On the heels of a hard-fought season that left Northeastern at the top of Hockey East by just one point, the Huskies fell to Western Michigan in an overtime loss in the NCAA tournament March, drawing their 2021-22 season to a close.
The end of any season is devastating, but the Huskies’ defeat marked the end of an era for the Northeastern blue line. Senior captain Jordan Harris, among the best defenders in recent program history, departed Northeastern this past spring, along with key graduate transfer Tommy Miller and steady presence Julian Kislin. Each left massive holes to fill, and left a lasting imprint on the program.
“When you have your captain working that hard, everyone else falls in line. It’s actually amazing to watch the effort he puts in,” said head coach Jerry Keefe back in March, following the season-ending defeat. “All of our seniors are like that, they put in the extra time, and what I like is we have younger guys that look up to them.”
With some of their most valuable leaders on to the next stage of their careers, Keefe and the Northeastern staff brought in a collection of young, talented defenders to fill the space left behind. Freshmen Hunter McDonald, Jackson Dorrington, Vinny Borgesi, and Kyle Furey, along with Braden Doyle, who entered as a sophomore transfer from Boston University after playing seven games with the Terriers last season, started with the Huskies in the fall, and the group has made its mark since the beginning of the 2022-23 season.
“When guys leave, you always hope that the guys coming in can fill those roles,” said Northeastern assistant coach Jason Guerriero, who joined the program this offseason. “I think the freshman class has done a really good job of filling those shoes.”
The newcomers haven’t been on their own while adapting to the team. Defensive veterans Jeremie Bucheler, Jayden Struble, Tyler Spott, Cam Gaudette, and James Davenport, who remained from last season, have all been there for support.
“The returners provide some good guidance for us to look up to,” Doyle said, “We’ve got a really close group, great culture here. Every day, we’re just pushing each other, just getting better, learning a lot from our coaches.”
With 10 total defenders on the roster this season, the five additions have a large presence in the team’s weekly pairings. Throughout most of the season, Borgesi has been featured on the first pair, leading the defense alongside Struble, with McDonald and Dorrington right behind him on the second.
“Honestly, it took some time to adapt,” Bucheler said. “My first three years, the core was the same thing.”
Bucheler spent all three of those years with fellow current seniors Struble and Spott, and recent graduates Harris and Kislin. After the 2019-20 season was disrupted due to the COVID-19 pandemic, two new defenders joined the team with minor roles. While the other few slots on the team rotated over the years, those seven players formed the majority of the defensive unit during the past two years, the only complete seasons played by anyone currently on the team.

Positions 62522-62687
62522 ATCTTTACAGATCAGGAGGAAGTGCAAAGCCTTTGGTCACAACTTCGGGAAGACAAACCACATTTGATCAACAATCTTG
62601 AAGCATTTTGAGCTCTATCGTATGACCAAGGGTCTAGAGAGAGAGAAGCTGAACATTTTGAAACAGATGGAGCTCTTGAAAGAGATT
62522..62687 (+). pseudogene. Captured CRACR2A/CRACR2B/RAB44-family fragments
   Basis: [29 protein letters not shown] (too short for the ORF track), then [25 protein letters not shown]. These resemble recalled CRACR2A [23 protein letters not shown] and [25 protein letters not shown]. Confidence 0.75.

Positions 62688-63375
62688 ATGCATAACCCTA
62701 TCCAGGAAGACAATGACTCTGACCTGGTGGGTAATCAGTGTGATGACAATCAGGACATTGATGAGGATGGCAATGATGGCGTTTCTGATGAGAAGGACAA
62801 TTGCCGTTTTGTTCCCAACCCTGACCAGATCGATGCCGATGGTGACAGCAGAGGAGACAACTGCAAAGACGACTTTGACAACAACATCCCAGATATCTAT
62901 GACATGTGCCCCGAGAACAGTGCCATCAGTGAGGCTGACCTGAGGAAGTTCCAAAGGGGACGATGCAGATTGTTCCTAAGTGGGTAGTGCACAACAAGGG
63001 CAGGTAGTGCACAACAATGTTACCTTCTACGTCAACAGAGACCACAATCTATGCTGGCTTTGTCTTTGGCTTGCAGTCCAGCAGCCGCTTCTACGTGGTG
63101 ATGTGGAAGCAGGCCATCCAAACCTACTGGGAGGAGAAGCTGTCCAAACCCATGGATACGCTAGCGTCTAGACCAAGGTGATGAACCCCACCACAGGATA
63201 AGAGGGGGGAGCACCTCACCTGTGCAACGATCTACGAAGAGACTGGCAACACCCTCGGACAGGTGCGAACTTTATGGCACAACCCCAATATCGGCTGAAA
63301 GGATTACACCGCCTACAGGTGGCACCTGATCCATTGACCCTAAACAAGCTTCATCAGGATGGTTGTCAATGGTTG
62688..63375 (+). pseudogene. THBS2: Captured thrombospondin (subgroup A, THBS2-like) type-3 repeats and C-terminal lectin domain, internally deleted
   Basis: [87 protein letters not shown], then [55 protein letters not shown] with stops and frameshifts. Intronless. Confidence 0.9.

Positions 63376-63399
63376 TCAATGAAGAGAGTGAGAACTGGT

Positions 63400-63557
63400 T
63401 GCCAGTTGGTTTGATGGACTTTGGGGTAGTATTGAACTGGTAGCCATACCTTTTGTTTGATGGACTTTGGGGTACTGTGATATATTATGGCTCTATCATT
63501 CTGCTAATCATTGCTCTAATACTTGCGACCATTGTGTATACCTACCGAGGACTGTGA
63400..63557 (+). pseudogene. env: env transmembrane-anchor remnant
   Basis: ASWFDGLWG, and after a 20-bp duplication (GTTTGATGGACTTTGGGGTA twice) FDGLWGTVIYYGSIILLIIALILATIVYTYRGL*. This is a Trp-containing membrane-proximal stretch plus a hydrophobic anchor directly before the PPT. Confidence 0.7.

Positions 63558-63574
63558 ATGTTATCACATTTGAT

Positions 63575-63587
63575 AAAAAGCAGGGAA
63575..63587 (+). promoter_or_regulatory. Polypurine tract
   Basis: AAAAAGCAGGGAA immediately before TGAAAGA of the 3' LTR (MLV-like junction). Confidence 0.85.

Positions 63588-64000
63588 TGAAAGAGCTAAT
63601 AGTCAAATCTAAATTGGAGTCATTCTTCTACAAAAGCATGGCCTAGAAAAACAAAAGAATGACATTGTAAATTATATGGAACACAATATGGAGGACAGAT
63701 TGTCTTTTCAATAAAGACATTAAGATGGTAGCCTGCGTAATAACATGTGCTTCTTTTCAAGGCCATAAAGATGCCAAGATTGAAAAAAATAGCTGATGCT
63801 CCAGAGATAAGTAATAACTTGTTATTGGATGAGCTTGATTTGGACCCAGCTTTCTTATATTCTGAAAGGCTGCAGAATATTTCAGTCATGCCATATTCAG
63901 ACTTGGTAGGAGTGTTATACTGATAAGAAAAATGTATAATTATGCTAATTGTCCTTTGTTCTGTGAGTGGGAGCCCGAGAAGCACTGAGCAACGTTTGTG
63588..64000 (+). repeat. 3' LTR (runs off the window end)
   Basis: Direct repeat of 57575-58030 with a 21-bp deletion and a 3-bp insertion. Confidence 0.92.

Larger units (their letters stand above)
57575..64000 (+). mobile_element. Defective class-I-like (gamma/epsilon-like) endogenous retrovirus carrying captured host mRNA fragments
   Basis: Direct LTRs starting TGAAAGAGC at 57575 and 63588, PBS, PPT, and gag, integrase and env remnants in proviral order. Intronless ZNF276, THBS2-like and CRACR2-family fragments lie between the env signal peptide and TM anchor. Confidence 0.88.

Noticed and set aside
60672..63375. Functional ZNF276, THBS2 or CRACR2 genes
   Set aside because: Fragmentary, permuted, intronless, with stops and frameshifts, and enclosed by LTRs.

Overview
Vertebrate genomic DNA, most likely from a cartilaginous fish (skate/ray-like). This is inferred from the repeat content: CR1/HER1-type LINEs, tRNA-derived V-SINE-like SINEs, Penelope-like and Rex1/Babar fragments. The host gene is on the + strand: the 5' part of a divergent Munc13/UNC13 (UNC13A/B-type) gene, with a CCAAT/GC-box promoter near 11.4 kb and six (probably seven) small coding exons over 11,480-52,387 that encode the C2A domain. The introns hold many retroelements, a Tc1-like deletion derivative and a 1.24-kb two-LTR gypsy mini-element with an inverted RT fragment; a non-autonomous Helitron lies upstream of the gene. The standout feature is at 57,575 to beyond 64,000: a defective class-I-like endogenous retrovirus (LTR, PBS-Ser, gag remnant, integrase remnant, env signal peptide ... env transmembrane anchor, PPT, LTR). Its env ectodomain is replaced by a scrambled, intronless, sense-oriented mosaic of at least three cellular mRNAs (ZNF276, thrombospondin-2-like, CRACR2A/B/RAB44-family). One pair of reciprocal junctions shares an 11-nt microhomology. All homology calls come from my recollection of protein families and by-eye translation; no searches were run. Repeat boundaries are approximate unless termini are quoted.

Now, their absence has created big opportunities for the most recent class of defenders.
“Those guys are kind of thrown into the fire, playing big minutes,” Guerriero said.
The newcomers’ large role in the defense came as they began to adjust from their previous level of competition, which Guerriero said was a big challenge at first.
“The way we play might be different than the way that they played in junior hockey, and I think that a lot of the difficult part of making that jump from junior hockey to college hockey is that grind down low in your defensive zone and playing hard defense,” Guerriero said.
All five newcomers spent time in the USHL, the country’s top junior hockey league and a major pipeline into college hockey. Dorrington and Furey both spent one season in the league, with the Des Moines Buccaneers and the Youngstown Phantoms, respectively. McDonald and Borgesi played in the league for two seasons each, McDonald splitting time between the Omaha Lancers and the Chicago Steel, while Borgesi spent both of his years with the Tri-City Storm. Doyle played three years with the Dubuque Fighting Saints.
With a variety of backgrounds and physical abilities, each new player has also brought their own skill set to the table.
“A little bit has to go with certain players’ identities,” Guerriero said. “A guy like McDonald, he’s 6’4”, D-man, he’s more of a steady eddy type that’s gonna play hard, defend, play against an opposing team’s top line and shut them down and play hard.”
McDonald was named Hockey East Defender of the Week after the weekend series against BU where he tallied nine blocks and an assist. He was the first Northeastern player to receive the honor this season, showing early success from the new defensive personnel.
The abilities of the group aren’t just confined to the defensive zone; in the team’s opening game against Long Island University, both Doyle and Borgesi put pucks in the net to contribute to the Huskies’ 3-2 victory, Borgesi with the game-winning shot in overtime.